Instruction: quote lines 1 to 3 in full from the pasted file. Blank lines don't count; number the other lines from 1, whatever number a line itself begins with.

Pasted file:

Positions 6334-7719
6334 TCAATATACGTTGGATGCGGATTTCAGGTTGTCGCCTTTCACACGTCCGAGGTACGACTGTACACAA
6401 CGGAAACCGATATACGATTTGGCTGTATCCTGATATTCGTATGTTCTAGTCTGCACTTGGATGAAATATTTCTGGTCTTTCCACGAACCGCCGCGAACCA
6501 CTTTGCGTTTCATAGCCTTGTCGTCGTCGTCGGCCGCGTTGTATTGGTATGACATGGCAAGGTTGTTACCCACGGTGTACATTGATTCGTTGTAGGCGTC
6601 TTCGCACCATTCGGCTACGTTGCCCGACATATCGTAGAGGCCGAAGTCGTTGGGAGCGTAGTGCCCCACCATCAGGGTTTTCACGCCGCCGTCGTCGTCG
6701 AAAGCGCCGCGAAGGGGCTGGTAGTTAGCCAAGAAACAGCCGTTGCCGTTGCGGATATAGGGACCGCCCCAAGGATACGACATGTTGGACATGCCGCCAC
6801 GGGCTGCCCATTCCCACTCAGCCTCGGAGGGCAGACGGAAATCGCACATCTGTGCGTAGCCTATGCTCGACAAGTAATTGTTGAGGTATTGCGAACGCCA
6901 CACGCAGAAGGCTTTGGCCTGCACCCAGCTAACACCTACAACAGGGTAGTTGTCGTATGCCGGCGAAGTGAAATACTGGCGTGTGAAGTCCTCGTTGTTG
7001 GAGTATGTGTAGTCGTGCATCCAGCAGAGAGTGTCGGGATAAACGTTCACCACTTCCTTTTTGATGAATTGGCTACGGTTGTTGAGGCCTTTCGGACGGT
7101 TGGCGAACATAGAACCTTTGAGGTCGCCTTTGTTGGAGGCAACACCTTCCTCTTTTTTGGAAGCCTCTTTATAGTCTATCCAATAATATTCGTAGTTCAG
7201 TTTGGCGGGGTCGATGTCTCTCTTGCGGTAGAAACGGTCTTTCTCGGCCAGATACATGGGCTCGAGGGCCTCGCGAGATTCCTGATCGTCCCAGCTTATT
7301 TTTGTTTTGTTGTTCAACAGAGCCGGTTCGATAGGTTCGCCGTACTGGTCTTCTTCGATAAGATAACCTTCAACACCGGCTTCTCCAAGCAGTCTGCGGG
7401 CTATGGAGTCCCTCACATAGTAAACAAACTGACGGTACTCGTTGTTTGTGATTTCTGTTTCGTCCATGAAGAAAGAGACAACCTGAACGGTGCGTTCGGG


Positions 6334-7719
6334 TCAATATACGTTGGATGCGGATTTCAGGTTGTCGCCTTTCACACGTCCGAGGTACGACTGTACACAA
6401 CGGAAACCGATATACGATTTGGCTGTATCCTGATATTCGTATGTTCTAGTCTGCACTTGGATGAAATATTTCTGGTCTTTCCACGAACCGCCGCGAACCA